It’s a way for him to insert issues and ideas into the public narrative. You don’t need a filtered way to connect with the American people. That’s something most people would kill for.

What are the first three websites you visit each day?

I don’t.

Not at all?

No. We get a news aggregator. There’s a team scanning news at all hours. It’s not like I search the Washington Post or anything like that. I get up and it’s all sent to my device. I’ll look at that, I read the hard copies, and then I’ll look at Twitter and a couple of other social sites. And then I start watching television. I’m constantly flipping through the morning shows, starting right at 6. I’m making sure I hit ’em all, what topics they’re covering, what guests are on. Then I’m scanning hard copies of newspapers—not for the news, but more for the placement. So there are all types of aggregators that we use to get news sent to our devices. But to some degree, it makes a big difference when you actually look at the front page of some of these places to see where they’re playing. It’s not a question of visiting websites or whatever, because you need to know what’s in the Wall Street Journal, the New York Post, the Washington Post, all of the places that other papers around the country are using as sources.

You have deep roots in New England. When did you leave the region?

I grew up in Rhode Island. Most of my family on both sides is from Rhode Island. I went to school in Connecticut, at Connecticut College, and then really started to get bitten by the political bug. I did some internships, worked on some campaigns, and then moved to DC.

Do you still get up to New England often?

All of my family is still there. My mom is still there, I’ve got some aunts and uncles, both in Massachusetts and Rhode Island. My sister lives in Boston. We’re all big Pats and Sox fans, so I try to get up there as much as I can.

Your love for the Patriots and Red Sox is well known. And so much has been made of Trump’s relationship with Tom Brady. How close are they?

Brady and the president have known each other for a while.

But beyond that?

I think the president admires Brady’s drive, his desire to win, and his commitment to practice and preparation.

What’s one piece of advice from President Trump that has stuck with you?

I tend not to share the context of my private conversations with the president.

What was it like getting the job offer?

President Trump had won the election and we were in the transitional phase, going around the country and talking about the promises he was going to fulfill and how he was going to do it. We had this back-and-forth going on the plane about the interest of this position. Then he called me just days before Christmas and formally offered me the job. I was ecstatic to accept this job and shared with him that I was honored to do it and that I would do everything I could to the best of my ability to articulate his agenda and his vision.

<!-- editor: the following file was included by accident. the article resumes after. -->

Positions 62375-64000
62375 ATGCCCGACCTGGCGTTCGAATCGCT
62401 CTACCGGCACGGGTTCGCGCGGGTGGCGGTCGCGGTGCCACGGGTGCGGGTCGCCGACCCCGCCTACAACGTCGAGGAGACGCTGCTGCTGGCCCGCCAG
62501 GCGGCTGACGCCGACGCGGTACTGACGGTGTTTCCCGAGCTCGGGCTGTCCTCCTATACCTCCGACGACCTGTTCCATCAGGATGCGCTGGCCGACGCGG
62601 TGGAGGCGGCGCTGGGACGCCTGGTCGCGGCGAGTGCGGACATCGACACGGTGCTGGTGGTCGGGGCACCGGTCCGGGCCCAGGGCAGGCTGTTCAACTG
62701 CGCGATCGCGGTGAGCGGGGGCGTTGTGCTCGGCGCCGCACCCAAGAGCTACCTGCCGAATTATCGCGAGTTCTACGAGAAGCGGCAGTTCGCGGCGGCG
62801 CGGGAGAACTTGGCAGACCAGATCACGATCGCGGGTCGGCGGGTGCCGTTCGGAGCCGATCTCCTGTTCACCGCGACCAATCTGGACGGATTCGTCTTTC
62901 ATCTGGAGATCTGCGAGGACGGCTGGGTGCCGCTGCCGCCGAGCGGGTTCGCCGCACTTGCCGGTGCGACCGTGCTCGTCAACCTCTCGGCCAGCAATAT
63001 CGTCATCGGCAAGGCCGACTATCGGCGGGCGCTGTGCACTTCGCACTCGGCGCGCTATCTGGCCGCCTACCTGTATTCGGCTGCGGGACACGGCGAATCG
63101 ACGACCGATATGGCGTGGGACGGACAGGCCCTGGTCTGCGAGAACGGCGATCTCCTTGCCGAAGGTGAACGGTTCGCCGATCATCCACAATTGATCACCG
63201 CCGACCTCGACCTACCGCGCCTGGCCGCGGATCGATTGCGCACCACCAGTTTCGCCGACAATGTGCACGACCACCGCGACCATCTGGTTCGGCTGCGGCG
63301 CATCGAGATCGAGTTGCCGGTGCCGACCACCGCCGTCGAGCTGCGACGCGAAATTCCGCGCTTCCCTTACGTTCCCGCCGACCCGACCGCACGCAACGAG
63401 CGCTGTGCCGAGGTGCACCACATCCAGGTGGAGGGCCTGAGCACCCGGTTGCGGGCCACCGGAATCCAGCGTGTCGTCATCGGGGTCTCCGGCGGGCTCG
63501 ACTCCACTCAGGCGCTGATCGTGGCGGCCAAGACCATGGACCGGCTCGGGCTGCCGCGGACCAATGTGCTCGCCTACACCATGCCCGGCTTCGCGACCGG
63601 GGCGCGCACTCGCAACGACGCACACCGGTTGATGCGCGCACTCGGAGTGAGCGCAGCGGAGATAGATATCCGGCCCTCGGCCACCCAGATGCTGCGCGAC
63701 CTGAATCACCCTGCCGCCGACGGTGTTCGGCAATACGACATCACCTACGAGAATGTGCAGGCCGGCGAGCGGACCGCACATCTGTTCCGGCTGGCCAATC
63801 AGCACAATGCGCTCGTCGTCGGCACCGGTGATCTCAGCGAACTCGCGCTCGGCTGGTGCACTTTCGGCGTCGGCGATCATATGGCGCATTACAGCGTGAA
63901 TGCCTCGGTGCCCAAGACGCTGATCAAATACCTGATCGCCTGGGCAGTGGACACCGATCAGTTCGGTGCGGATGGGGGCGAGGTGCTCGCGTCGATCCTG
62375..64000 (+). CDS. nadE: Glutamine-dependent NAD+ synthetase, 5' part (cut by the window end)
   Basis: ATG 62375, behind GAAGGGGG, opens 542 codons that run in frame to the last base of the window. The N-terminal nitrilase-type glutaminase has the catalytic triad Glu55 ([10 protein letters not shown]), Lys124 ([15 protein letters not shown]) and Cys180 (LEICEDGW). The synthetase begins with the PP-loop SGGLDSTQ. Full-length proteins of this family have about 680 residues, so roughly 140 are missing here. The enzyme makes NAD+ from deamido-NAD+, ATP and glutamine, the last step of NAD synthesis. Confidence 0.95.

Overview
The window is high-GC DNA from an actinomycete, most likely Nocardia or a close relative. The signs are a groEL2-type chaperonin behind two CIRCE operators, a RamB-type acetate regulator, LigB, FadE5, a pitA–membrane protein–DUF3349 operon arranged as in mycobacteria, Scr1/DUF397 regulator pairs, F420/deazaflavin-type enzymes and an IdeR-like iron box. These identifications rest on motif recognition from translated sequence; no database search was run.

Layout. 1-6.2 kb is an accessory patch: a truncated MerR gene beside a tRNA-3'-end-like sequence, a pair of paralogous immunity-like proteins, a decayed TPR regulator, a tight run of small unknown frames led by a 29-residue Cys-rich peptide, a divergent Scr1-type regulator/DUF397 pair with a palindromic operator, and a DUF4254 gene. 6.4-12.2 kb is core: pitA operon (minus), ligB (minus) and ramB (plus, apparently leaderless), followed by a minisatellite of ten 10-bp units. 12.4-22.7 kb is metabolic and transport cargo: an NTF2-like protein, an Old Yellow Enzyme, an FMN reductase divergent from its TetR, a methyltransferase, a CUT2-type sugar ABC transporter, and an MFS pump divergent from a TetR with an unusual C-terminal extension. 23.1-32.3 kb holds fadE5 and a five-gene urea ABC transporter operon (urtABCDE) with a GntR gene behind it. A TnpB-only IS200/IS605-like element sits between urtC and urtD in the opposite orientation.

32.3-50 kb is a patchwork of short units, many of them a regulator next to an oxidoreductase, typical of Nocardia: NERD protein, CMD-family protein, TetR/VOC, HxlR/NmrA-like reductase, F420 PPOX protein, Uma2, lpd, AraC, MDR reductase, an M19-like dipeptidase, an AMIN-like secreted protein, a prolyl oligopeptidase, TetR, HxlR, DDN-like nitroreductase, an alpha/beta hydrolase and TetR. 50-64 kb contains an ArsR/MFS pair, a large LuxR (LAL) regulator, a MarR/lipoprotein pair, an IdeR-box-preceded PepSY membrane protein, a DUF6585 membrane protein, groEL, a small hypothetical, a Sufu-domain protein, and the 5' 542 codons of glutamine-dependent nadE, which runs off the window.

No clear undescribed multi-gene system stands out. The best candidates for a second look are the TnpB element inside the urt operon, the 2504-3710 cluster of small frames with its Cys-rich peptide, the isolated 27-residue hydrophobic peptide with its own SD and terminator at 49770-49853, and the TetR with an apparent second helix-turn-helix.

Do you have a routine to prepare for press briefings—do you psych yourself up before going up to the podium?

No. I just prepare as much as I can. It’s like preparing for a test every day.

Do you ever wonder how you ended up here?

I’m sure one day it’ll soak in. We just take it day by day. Where we’re going tomorrow is really about the president’s agenda. At some point it’ll sink in, but it’s an awesome, awesome, awesome thing to be part of this, and yeah, I do pinch myself every once in a while when I realize where I work every day. You have to stop and look at the door. The door you walk into every day that you call work is called “the people’s house.” All I wanted to do as a kid was to get a tour of the East Wing, and now I’ve got an office just steps from the Oval Office.

Press secretaries tend to last a few years. What do you envision for your future?

[Laughs.] Well, I’ll worry about this week, this month, this year, and the future will take care of itself. It’s an honor to have this opportunity, and to know that—whether you’re from Rhode Island or anywhere—if you work hard, there’s a place for you to succeed.

 

Editor’s Note, April 14, 2017: This Q&A appears in the May 2017 print issue of Boston magazine. The interview took place on March 21. Since then, Spicer has landed himself in more hot water, falsely stating that Hitler “didn’t even sink to using chemical weapons” during the Holocaust while discussing the Syrian President Bashar al-Assad’s recent attacks at a press conference earlier this week. He has since apologized for the comment, but many—including House Minority Leader Nancy Pelosi and Republican Representative Mike Coffman from Colorado—are now calling for his resignation.